The ONC report highlights some key barriers to interoperability in healthcare:
- Lack of universal standards-based EHR system adoption. Although 96 percent of hospitals and 87 percent of office-based physician practices are using electronic health records (EHRs), not all EHRs are created equally. Outdated legacy systems are still in place due to the expense and perceived disruption to the organization to replace them with EHRs that can easily share data.
- Impact on providers’ workflow. Technology must enhance a provider’s productivity, accuracy and care, but when information is not available at the time the physician needs it, or if multiple screens and applications must be searched to find it, technology hinders patient care.
- Complex privacy and security challenges. Ensuring compliance with HIPAA and HITECH privacy and security requirements is a formidable task for one organization protecting data, but the complexity increases when data is shared among multiple organizations.
Healthcare interoperability challenges are exacerbated by the fact that each organization has multiple platforms to address different needs – financial, claims filing, human resource and clinical. Even within the clinical arena, there is no one platform to fit all needs. For example, a population health platform can support care management, disease registries and the aggregation of a large amount of diverse data – but that can differ from an EHR platform.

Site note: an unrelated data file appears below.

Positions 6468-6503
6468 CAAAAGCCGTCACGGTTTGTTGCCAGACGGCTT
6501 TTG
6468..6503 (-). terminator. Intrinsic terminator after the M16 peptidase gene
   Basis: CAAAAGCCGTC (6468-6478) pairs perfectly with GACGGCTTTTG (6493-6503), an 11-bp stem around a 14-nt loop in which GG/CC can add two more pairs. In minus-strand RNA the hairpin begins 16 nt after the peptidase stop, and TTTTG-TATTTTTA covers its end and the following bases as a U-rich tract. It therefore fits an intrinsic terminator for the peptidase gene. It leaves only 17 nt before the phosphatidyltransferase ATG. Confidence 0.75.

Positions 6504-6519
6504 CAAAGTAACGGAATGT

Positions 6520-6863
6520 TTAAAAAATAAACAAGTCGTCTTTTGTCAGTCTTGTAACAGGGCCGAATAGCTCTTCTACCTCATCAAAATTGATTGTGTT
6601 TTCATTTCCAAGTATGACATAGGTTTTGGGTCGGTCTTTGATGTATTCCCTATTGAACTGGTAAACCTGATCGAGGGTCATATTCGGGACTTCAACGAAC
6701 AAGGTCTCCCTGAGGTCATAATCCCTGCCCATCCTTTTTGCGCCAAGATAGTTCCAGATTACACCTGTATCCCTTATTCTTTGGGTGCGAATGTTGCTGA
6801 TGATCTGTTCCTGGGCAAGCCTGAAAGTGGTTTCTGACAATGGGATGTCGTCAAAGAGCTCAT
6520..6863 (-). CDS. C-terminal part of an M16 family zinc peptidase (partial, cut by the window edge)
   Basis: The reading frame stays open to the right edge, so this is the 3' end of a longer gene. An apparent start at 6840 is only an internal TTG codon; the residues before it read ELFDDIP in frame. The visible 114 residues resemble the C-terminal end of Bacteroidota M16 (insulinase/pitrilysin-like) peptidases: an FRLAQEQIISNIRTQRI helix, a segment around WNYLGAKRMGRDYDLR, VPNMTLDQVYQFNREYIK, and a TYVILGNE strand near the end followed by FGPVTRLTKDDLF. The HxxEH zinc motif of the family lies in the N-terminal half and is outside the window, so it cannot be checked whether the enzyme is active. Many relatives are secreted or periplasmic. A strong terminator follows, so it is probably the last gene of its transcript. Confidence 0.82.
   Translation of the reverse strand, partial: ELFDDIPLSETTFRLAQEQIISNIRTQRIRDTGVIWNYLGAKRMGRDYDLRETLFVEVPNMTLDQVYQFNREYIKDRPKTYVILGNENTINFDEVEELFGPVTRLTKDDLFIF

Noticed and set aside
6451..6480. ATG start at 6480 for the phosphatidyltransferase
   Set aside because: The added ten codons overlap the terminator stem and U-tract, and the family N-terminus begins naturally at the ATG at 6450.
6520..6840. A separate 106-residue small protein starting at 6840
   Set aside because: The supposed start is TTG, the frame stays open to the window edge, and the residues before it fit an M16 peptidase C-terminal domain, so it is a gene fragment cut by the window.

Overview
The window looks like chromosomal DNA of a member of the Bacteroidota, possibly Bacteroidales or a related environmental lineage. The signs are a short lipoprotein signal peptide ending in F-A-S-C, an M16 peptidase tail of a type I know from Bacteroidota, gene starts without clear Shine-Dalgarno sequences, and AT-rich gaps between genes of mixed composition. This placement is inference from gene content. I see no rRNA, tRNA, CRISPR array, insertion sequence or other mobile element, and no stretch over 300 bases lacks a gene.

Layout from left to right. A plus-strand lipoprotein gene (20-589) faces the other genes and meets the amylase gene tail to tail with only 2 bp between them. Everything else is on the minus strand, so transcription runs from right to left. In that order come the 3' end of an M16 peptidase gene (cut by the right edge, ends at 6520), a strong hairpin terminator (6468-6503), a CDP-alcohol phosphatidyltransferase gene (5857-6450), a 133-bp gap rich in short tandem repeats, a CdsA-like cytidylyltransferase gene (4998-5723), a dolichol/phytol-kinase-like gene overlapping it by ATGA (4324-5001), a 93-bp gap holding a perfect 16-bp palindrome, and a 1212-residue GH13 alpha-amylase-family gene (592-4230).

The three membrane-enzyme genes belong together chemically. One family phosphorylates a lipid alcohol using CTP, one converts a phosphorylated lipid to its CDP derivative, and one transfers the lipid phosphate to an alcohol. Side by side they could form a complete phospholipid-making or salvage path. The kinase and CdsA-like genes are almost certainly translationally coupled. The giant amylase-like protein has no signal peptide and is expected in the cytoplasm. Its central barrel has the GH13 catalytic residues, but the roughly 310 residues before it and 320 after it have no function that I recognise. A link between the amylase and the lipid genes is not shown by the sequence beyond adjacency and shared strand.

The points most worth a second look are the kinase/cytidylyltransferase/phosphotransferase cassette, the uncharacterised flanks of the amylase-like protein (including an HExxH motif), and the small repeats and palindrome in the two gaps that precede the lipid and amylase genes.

Overcoming healthcare interoperability barriers
There is no quick fix to the healthcare interoperability challenge faced today. It is essential that multiple stakeholders – C-suite healthcare leaders and clinicians – work together to drive the adoption of standards that enable healthcare data exchange. It is also necessary to address the technological, financial and human resources that are needed to implement and maintain effective data-sharing.
While these are daunting tasks, many healthcare leaders are turning to cloud-based technology and platforms that can support the aggregation, integration and harmonization of data to enable healthcare interoperability.
The growth and sophistication of cloud technology for healthcare supports expanded networks that go beyond specific sites and locations to tie all entities in a health system or health information exchange (HIE) together without a significant investment in new technology.
A cloud-based platform that can collect and translate data from multiple systems and devices, and make it available in actionable formats, addresses workflow and data-sharing barriers. By choosing technology that eliminates the need to replace legacy systems and can be managed by experts who are up-to-date on privacy, security and interoperability issues, providers can focus on what they do best – develop cost-effective patient care strategies that optimize outcomes.